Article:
Archives » July 28th, 2003

July 28, 2003

Offspring update

Another two weeks gone by, another ultrasound. We’re at 32 weeks now, and everybody is doing just fine. Viola was always so worried about getting pregnant, not only for her own health, but the baby’s too. Her family has a long history of miscarriages, and she figured that if she was even able to get pregnant, her first definitely wouldn’t go full term. Well, here we are, at 32 weeks, and everything is going textbook perfect.

She will have to have a Caesarean section, because of her cerebral palsy. She’s never had very much range of movement in her legs. In fact, if it wasn’t for the twelve surgeries she’s had in her life, she’d be in a wheelchair right now. But getting her legs into that position, something that most women don’t even think about, compared to all the other rigors of childbirth, would be an impossibilty for Viola. The physical strain would be something her body wouldn’t be able to handle, either. Her body is not strong. Childbirth might have proved too much for it.

So, a C-section it is. She’s relieved, because she did not want to go through childbirth. A C-section? That’s just a surgery. She can go through a surgery standing on her head! The biggest problem she’s having is getting around with the extra weight. Her ankles used to swell and hurt at her previous (and very slim) weight. Now that she’s put on twenty (hardly noticable) pounds, they are certainly not doing well under the load. And could you blame them? She has more scar tissue on her left ankle than most people get on their whole body, in their whole lifetime. It’s a wonder she’s not wheelchair bound now. But no. Her body may not be strong, but her will certainly makes up for it. And if her dignity demands that she carry this weight on her own two feet, it will be done. I think she’ll have this babymaking thing licked.

She does love floating in the pool, though. And just 8 more weeks to go!

Clean up XP

And since Windows XP is going to be with us for so long, we might as well learn how to make it run at its best. That’s what this article by Fred Langa does. It’s a 20-step checklist for what to do when you buy a new computer with XP pre-installed. He starts with simple things like making sure all the software works, and makes his way up to adjusting the swapfile and System Restore. He also recommends formatting the hard drive and reinstalling XP, I guess just to make sure that you’ll be able to do it if you ever have any problems. That step seems a little out of place in a beginner-to-intermediate article like this. Not only does it seem like overkill, it also seems like if you’re at that level of knowledge, you’ll already have your own process for making sure the computer runs at it best. I mean, I rarely buy a pre-built computer, sticking mostly with buying parts and building systems myself. But when I do buy pre-installed, formatting the hard drive isn’t exactly on my list of things to do.

Long way to Longhorn

You might need to clutch on to your Windows XP for a little bit longer. Bill Gates says in this little interview that the next version of Windows, Longhorn, is going to be a huge leap away from the Windows that we’ve known for the last eight years.

“It should drive a whole range of upgrades, but that could be sort of delayed,” Gates said. Because of differences with the previous versions of Windows, it could be a year or two after its release before computer users really pick up Longhorn, he said.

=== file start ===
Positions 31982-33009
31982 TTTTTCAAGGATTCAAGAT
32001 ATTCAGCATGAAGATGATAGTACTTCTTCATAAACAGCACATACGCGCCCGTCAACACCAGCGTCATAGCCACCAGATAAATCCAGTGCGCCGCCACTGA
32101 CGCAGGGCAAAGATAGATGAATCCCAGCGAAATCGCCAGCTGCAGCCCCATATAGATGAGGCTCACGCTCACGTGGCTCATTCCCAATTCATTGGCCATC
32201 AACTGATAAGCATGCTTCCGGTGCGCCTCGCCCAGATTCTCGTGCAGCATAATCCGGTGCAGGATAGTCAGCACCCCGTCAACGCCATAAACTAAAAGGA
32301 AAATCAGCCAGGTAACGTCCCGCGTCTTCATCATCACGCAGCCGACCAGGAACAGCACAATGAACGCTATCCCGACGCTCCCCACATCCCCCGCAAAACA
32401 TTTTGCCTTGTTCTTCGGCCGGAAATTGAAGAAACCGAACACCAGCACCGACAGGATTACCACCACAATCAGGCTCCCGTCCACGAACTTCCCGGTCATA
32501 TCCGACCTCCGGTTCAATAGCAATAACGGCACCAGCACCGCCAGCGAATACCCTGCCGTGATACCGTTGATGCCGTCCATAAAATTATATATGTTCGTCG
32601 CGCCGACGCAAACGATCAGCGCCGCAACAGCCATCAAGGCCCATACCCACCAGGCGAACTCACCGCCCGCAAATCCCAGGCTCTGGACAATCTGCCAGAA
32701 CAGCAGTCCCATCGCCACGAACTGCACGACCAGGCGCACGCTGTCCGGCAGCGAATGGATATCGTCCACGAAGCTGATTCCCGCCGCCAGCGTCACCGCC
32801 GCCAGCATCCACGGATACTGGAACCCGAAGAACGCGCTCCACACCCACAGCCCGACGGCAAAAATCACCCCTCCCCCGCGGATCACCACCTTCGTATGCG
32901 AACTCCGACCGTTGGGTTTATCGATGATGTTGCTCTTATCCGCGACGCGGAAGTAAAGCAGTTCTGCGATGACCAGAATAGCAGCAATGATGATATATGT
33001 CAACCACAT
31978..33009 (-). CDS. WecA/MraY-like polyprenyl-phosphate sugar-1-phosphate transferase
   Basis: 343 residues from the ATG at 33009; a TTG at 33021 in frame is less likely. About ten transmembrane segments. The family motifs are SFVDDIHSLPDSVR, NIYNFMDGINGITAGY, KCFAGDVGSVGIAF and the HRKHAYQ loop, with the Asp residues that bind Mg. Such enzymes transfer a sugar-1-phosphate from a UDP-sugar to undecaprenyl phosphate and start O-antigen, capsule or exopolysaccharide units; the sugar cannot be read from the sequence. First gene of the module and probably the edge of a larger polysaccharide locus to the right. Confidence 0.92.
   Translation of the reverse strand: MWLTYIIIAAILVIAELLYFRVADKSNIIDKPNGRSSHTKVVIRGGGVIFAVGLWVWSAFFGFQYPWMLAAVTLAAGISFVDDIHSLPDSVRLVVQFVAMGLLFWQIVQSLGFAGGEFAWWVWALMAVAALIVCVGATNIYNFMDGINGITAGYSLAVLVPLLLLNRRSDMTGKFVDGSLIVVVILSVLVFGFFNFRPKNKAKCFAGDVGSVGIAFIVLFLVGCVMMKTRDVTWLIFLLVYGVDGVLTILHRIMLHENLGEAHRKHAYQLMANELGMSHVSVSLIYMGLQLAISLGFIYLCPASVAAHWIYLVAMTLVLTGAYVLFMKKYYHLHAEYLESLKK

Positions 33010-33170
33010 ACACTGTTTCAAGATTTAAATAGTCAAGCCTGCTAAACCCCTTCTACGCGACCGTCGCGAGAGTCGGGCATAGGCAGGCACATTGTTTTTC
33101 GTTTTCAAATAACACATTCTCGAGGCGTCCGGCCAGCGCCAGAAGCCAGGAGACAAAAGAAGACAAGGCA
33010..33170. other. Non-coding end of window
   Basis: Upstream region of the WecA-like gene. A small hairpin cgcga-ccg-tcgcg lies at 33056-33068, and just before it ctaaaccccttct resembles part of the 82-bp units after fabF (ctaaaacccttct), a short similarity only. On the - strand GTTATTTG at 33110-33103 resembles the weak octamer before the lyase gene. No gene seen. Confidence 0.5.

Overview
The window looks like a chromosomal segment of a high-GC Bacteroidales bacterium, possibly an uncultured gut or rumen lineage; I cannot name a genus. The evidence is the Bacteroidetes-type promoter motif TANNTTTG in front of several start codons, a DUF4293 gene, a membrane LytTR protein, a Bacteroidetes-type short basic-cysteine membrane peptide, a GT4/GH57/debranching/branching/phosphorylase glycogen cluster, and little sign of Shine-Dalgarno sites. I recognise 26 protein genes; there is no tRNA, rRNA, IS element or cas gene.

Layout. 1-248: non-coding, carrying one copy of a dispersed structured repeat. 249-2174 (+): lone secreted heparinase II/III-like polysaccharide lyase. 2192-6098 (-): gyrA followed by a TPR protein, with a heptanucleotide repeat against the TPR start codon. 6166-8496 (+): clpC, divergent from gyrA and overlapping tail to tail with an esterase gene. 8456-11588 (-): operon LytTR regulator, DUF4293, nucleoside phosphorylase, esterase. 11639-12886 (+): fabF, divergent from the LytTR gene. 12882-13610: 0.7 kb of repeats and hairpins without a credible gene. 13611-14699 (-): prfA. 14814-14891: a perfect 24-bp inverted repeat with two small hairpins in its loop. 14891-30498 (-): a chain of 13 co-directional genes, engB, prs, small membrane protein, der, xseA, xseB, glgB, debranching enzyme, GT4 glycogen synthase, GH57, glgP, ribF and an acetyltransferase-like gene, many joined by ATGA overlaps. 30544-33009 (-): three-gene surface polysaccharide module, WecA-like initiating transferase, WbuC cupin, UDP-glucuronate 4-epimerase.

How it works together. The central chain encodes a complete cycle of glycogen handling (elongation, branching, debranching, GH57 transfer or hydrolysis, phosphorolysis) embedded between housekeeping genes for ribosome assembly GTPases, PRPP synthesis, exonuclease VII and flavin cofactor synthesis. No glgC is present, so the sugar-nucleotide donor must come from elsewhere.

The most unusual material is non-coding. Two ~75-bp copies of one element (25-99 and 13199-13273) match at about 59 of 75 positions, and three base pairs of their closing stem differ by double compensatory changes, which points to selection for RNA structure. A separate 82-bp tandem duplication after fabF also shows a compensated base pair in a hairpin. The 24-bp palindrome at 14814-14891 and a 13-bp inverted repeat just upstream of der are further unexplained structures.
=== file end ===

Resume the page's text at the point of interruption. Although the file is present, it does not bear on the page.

Asked if Microsoft would consider dropping some of the innovations it has planned so the product can come out sooner, Gates said no.

That means it’ll probably be 2005 before we see a final release of Longhorn on the shelves. Now, consider that people were supposed to move en masse to Windows XP as soon at it was released, but really ended up waiting a year or two. Then figure that MS is expecting people to put off the Longhorn upgrade for a couple of years, so the real wait will probably be even longer. Do a little math, and it’s looking like we won’t see mass adoption of Longhorn until 2008 or 2009. Get used to Windows XP. It’s going to be a long ride.

Of course, Red Hat 18 should be out by then, and who knows what they’ll have come up with since then. Look at the amount of progress in Linux desktops over the last five years. Now double that, or triple it, and you’ve got Linux in 2008. Stagnation in the Windows market might end up hurting MS as Linux keeps moving forward. We already know we’ll be stuck with IE6 for six more years. If another grassroot browser upgrade campaign does take off, Mozilla might have a chance to become more dominant as people stop making sites that work in only IE. Given enough time, and movement forwards in CSS2 and CSS3, people might actually start making sites that don’t work so well in IE. It’s already possible to do that now. Most advanced sites have to be dumbed down a little bit so IE doesn’t trip over them. A few years ago we were doing the same thing for Netscape 4. We finally gave up on that. In the same way that Netscape lost their lead by taking a few years off to rebuild the browser, Microsoft could be hurt by doing the same thing. And then by the time Longhorn does come out, with whatever kind of advanced browsing capabilities it’s supposed to have, it just might need to play a little game of catch-up in the web market.

Unless, of course, one of the “scary” things about Longhorn is that it tries to take web browsing in some new direction that will make Mozilla obsolete. But I can’t see that happening, or at least I can’t see it catching on with enough people to make it stick.